Online from: 2007
Subject Area: Industry and Public Sector Management
|Title:||Regulation Room: Getting “more, better” civic participation in complex government policymaking|
|Author(s):||Cynthia R. Farina, (Cornell Law School, Cornell e-Rulemaking Initiative, Ithaca, New York, USA), Dmitry Epstein, (Cornell Law School, Cornell e-Rulemaking Initiative, Ithaca, New York, USA), Josiah B. Heidt, (Cornell Law School, Cornell e-Rulemaking Initiative, Ithaca, New York, USA), Mary J. Newhart, (Cornell Law School, Cornell e-Rulemaking Initiative, Ithaca, New York, USA)|
|Citation:||Cynthia R. Farina, Dmitry Epstein, Josiah B. Heidt, Mary J. Newhart, (2013) "Regulation Room: Getting “more, better” civic participation in complex government policymaking", Transforming Government: People, Process and Policy, Vol. 7 Iss: 4, pp.501 - 516|
|Keywords:||e-Government, e-Participation, e-Rulemaking, Participatory literacy, Situated knowledge|
|Article type:||Case study|
|DOI:||10.1108/TG-02-2013-0005 (Permanent URL)|
|Publisher:||Emerald Group Publishing Limited|
|Acknowledgements:||The Regulation Room design and technology team is Rebecca Younes (lead technologist), Austin Eustice (design), and Brian Post (programmer). This material is based upon work supported by the National Science Foundation under Grant No. NSF IIS-1111176. Any opinions, findings, and conclusions or recommendations expressed in this material are those of the authors and do not necessarily reflect the views of the National Science Foundation.|
Purpose – Rulemaking (the process agencies use to make new health, safety, social and economic regulations) is one of the US Government's most important policymaking methods and has long been a target for e-government efforts. Although broad transparency and participation rights are part of its legal structure, significant barriers prevent effective engagement by many citizens. The paper aims to discuss these issues.
Design/methodology/approach – RegulationRoom.org is an online experimental e-participation platform, designed and operated by Cornell e-rulemaking Initiative (CeRI), the cross-disciplinary CeRI. Using the Regulation Room as a case study, this paper addresses what capacities are required for effective civic engagement and how they can be nurtured and supported by an online participation system.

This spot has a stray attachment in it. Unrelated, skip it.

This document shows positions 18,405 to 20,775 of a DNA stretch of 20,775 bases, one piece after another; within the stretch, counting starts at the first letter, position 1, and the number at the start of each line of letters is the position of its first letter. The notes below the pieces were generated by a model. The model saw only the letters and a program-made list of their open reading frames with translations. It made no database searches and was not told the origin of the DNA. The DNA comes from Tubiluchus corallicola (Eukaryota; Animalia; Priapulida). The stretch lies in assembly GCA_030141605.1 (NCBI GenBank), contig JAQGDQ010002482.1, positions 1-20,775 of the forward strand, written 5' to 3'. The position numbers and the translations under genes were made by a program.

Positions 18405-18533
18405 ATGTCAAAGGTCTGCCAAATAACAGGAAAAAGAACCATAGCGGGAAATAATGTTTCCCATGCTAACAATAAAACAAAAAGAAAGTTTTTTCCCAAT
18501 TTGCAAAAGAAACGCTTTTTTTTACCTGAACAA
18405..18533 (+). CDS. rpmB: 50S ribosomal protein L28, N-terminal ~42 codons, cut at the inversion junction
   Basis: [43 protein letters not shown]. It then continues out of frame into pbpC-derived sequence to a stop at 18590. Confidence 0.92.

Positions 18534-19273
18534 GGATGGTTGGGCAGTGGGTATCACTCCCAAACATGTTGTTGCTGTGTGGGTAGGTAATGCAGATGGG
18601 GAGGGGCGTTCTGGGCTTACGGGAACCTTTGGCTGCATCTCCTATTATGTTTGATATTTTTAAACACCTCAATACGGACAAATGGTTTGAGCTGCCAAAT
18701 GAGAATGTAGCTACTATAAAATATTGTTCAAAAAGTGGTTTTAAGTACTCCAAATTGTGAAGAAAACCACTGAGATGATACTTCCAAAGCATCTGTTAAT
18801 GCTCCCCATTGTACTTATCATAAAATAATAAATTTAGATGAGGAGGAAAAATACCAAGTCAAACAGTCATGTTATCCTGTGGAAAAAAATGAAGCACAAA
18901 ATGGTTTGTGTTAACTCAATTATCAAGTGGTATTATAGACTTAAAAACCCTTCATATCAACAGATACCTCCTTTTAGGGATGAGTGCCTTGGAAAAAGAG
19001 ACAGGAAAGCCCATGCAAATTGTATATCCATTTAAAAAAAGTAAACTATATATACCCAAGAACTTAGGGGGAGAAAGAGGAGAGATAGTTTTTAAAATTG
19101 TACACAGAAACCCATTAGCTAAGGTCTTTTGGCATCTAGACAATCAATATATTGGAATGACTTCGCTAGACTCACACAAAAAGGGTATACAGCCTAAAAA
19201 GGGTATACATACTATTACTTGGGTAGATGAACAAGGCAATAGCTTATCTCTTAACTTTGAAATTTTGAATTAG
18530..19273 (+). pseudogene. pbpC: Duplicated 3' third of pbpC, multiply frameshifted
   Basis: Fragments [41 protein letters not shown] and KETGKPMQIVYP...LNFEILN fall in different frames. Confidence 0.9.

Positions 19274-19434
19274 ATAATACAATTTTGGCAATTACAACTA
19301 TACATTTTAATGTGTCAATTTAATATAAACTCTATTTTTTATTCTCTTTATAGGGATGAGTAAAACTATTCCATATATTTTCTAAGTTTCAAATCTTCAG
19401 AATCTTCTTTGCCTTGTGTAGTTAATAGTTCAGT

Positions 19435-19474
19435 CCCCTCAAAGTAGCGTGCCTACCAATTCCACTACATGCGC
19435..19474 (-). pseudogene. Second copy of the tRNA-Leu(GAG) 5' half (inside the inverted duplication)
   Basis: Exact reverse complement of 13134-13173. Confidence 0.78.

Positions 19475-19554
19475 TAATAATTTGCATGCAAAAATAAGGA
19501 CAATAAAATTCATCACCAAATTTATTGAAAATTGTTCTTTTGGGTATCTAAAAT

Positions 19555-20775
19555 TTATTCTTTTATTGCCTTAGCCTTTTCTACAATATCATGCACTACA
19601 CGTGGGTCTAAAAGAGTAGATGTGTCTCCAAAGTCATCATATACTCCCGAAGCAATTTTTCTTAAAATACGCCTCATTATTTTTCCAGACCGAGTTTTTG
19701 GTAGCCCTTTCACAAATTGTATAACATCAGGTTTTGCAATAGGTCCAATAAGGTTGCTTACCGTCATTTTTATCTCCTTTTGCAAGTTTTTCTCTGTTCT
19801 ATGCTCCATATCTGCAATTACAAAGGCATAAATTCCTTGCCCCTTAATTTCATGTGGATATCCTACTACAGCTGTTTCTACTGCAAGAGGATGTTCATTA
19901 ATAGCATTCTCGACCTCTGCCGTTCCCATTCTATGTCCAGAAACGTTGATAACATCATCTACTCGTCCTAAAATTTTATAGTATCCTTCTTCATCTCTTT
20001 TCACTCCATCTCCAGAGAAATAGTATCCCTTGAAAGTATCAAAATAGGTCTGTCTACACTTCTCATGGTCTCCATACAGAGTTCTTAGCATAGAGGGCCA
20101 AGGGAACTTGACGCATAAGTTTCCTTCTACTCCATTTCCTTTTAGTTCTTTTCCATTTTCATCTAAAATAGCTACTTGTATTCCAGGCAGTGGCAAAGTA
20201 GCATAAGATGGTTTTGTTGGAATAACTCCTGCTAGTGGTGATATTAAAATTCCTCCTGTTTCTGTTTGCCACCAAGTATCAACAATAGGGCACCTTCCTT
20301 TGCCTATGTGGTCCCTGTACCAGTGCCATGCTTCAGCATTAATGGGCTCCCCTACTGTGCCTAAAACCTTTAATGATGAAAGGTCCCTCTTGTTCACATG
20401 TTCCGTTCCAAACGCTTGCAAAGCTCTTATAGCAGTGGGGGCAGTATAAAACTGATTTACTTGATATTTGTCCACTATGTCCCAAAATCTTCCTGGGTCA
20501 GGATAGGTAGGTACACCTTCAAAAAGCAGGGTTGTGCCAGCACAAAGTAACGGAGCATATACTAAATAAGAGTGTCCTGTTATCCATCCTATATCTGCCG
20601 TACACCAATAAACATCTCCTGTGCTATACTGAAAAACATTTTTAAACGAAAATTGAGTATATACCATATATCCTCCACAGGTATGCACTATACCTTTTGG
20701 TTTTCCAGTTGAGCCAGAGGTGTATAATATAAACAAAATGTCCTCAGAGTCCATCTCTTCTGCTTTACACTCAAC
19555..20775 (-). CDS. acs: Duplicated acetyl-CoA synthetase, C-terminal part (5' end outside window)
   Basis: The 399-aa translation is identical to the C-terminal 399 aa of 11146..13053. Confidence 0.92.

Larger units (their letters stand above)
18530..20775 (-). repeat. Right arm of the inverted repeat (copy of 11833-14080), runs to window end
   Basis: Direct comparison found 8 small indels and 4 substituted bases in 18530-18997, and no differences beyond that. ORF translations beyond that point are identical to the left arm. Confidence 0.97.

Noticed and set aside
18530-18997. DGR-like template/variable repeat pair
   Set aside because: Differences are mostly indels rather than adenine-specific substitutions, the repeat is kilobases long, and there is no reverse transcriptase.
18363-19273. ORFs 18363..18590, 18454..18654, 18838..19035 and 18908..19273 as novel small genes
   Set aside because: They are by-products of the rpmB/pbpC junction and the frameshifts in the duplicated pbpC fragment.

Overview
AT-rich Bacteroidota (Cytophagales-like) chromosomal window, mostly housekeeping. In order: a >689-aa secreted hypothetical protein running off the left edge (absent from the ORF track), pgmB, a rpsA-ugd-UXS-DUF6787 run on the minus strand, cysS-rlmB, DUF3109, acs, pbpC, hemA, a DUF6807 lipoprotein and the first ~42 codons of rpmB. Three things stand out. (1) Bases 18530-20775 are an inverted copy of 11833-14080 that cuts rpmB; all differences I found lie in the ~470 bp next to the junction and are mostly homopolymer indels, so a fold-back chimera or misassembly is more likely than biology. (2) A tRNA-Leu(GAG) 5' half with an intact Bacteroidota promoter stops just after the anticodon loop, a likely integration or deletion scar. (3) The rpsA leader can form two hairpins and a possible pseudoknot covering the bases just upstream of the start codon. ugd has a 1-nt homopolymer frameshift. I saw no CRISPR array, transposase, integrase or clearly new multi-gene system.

Findings – The research suggests that effectively designing and deploying technology, although essential, is only one dimension of realizing broader, better online civic engagement. Effective e-participation systems must be prepared to address procedural, social, and psychological barriers that impede citizens' meaningful participation in complex policymaking processes. The research also suggests the need for re-conceptualizing the value of broad civic participation to the policymaking processes and for recognizing that novice commenters engage with policy issues differently than experienced insiders.
Practical implications – The paper includes a series of strategic recommendations for policymaking seeking public input. While it indicates that a broader range of citizens can indeed be meaningfully engaged, it also cautions that getting better participation from more people requires the investment of resources. More fundamental, both government decision makers and participation designers must be open to recognizing non-traditional forms of knowledge and styles of communication – and willing to devise participation mechanisms and protocols accordingly.
Originality/value – This paper describes lessons from a unique design-based research project with both practical and conceptual implications for more, better civic participation in complex government policymaking.
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